Just as one cannot turn on a light in the house if it is not connected to the electric company: so in order for one to become mentally at ease with one’s surroundings, one must connect himself to the origin, Krishna. We can never really become satisfied if we identify with our body because we are not this body, we are eternal sprit souls and this body we are in is like a shell: a vehicle for the soul to operate. The soul is the driver and our body is like the vehicle. It is stated in the Vedas that we have to realize that the soul, the real individual, does not die. The soul is immortal.
It is stated in the Bhagavad-Gita (2.17):
avinasi tu viddhi yena
sarvam idam tatam
na kascit kartum arhati
Know that which pervades the entire body is indestructible.
No one is able to destroy the imperishable soul.
At birth we are ignorant and it takes time for us to develop our intelligence. When our body dies we forget everything again and the cycle repeats itself at the start of our next birth.
In the Bhagavad-Gita it is stated:
dehino smin yatha dehe
kaumaram yauvanam jara
dhiras tatra na muhyati
As the embodied soul continually passes, in this body, from boyhood to youth to old age, the soul similarly passes into another body at death. The self-realized soul is not bewildered by such a change.
Karma plays a major part in our lives and is essential in understanding the yoga process. When we leave this body, we take our karma with us. If I kill an animal in this life, that animal will have the opportunity to kill me in his next life: for every action there is a re-action. We are making karma everyday, some good karma and some bad. If I work for someone everyday for $10/hr then at the end of the pay period I will get a check. That is my reward for working. You reap what you sow; that is why some people are born rich and others poor, because of their karma. The real yoga process is the one which helps you understand who you really are and also one which shows you how to rid yourself of bad karma.
Bhakti-yoga teaches us that serving the creator, the Supreme Person Krishna, or God, is the best way to connect with our true selves. Once we start realizing who we are, then we can become fully satisfied. The Vedas teach us that we are part and parcel of the Supreme Person, Krishna, and the creator and maintainer of the universe. We are a diluted refection of Him. We have similar qualities, but He is perfect and we are imperfect. We are a part of Him, but we are also parcel of Him because we are not God. God is an individual and we are also an individual. We never loose our individuality and once we understand the position of our individuality, then we can become happy.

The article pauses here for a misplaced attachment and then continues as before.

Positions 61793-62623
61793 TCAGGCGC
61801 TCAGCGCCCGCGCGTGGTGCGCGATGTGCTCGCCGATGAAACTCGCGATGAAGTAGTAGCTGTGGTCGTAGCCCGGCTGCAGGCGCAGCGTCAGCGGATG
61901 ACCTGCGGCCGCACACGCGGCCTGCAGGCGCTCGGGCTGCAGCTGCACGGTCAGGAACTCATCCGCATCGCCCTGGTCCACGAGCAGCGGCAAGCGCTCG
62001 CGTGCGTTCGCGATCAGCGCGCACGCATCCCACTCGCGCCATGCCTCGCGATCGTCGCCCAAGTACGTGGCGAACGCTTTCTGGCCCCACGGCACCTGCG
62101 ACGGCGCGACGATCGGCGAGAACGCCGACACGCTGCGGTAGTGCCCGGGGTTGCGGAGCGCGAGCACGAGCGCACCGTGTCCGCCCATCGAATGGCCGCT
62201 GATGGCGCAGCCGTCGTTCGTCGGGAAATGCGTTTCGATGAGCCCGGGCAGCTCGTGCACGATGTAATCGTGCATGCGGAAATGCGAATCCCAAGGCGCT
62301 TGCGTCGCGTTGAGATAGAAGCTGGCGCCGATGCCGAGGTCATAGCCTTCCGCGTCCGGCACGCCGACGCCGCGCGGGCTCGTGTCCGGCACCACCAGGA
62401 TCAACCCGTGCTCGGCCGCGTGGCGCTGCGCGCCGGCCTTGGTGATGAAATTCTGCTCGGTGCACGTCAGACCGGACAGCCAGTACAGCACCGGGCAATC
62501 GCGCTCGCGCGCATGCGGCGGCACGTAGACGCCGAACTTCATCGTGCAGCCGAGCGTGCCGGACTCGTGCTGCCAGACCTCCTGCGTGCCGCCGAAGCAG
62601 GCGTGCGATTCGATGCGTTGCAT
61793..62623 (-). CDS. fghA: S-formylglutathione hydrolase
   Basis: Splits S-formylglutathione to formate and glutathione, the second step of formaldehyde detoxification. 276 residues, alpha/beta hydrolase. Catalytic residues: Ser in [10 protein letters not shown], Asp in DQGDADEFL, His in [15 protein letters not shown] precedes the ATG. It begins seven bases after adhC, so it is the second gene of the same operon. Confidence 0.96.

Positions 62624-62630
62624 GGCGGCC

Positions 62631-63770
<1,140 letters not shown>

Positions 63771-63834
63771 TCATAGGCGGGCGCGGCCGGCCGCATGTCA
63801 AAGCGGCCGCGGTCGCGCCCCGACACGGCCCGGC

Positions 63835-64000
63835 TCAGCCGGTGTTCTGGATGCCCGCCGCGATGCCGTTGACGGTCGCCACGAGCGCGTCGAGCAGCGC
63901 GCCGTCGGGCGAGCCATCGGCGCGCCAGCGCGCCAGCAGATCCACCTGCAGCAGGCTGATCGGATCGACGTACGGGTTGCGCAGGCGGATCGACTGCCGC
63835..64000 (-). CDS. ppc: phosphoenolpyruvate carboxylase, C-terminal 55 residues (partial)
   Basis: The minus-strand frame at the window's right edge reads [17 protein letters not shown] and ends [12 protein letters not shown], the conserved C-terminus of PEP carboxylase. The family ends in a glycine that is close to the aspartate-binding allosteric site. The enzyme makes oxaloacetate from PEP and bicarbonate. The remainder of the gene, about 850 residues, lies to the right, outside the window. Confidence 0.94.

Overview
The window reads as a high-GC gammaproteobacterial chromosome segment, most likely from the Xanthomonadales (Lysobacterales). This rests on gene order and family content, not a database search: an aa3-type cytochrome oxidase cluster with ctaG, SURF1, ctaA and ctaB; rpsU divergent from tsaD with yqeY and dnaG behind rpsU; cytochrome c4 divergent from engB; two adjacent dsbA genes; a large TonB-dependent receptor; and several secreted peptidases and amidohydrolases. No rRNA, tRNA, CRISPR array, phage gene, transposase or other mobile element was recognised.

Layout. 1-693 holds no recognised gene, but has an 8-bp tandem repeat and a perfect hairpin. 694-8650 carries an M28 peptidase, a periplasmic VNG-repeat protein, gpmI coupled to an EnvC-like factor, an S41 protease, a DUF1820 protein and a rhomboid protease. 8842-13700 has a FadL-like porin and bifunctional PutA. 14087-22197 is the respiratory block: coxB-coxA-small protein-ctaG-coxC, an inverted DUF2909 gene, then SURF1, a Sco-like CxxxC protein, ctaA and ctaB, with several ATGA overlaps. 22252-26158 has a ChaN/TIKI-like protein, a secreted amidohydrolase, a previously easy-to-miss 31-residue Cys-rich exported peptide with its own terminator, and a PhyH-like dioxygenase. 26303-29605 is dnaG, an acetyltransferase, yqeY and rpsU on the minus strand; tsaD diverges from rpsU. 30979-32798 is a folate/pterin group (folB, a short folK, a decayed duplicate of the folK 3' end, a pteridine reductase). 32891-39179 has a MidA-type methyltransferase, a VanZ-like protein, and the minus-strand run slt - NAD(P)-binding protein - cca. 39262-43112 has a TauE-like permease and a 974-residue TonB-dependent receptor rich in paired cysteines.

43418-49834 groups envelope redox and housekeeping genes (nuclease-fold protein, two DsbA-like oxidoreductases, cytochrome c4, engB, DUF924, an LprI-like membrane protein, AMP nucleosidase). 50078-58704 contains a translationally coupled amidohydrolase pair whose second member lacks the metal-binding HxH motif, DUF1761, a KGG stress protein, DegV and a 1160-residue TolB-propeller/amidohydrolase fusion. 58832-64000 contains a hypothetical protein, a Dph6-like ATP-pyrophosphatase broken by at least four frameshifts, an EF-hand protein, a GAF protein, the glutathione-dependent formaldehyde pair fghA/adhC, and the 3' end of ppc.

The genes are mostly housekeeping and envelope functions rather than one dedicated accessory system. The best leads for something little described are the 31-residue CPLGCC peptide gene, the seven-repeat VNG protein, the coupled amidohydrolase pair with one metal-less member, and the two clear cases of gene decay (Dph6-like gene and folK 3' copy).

It is stated in the Bhagavad-Gita:
yam sannyasam iti prahur
yogam tam viddhi pandava
na hy asannyasta-sankalpo
yogi bhavati kascana
What is called renunciation is the same as yoga, or linking oneself with the Supreme, for no one can become a yogi unless he renounces the desire for sense gratification.
The natural tendency of soul is to be happy, that is why we always are searching for things to make us happy. The Vedas teach us that serving our senses and our body is causing us distress. Our eternal position is to develop a loving relationship with God and then we can become free from this cycle of birth, death, and bad karma. The most effective way to achieve this, the Vedas tell us, is by the practice of bhakti-yoga: the yoga of devotional service to Krsihna.
This world that we live in is full of dead matter and we, as living spirit souls, are made of spiritual energy, which we call the soul, the spark, the life force: which is a part of God because He is the original life force. When we become engrossed in dead matter and temporary material things, we forget our eternal position as eternal living spiritual entities. The Vedic scriptures also teach us that the best way to practice Bhakti-yoga is through mantra meditation and the most effective mantra as advised for this age is the Maha-Mantra:
Hare Krishna Hare Krishna
Krishna Krishna Hare Hare
Hare Rama Hare Rama
Rama Rama Hare Hare
In Sanskrit, maha means “great”, mana means “mind”, and tra means “deliverance.” The maha–mantra, therefore is the “Great Chanting for Deliverance of the Mind.” Especially in our complex modern society, many unwanted thoughts and anxieties cloud the mind. But the chanting of the holy names of God, or the Maha-Mantra, cleanses the mind of all unwanted thoughts and simultaneously fixes it upon Krishna, or God. The Vedas teach us that in this Age of Kali, Krishna descends Himself in the form of the Maha-Mantra.
Sound is the human way of learning. When we are a child, we learn to by sound. A child doesn’t know not to touch the fire, he is told by his parents by sound. He grows up and learns to speak and utter sound to understand and communicate. Uttering the Maha-Matra is the prime way to understand our spiritual nature because the Mantra is the pure spiritual energy of Krishna and is in fact Krishna Himself.
Krishna says in the Bhagavad-Gita,
“tani sarvani samyamya
yukta asita mat-parah
vase hi yasyendriyani
tasya prajna pratisthita”
“One who restrains his senses and fixes his consciousness upon Me, is known as a man of steady intelligence.”
This fixing of the mind upon God is the basic principal of all meditation, and therefore vibration of the transcendental sound of the Hare Krishna maha-mantra is a simple, authorized and effective method of transcendental meditation. To transcend all the material illusion that is really causing the anxiety is the key and the most effective way is by chanting: Hare Krishna Hare Krishna Krishna Krishna Hare Hare Hare Rama Hare Rama Rama Rama Hare Hare.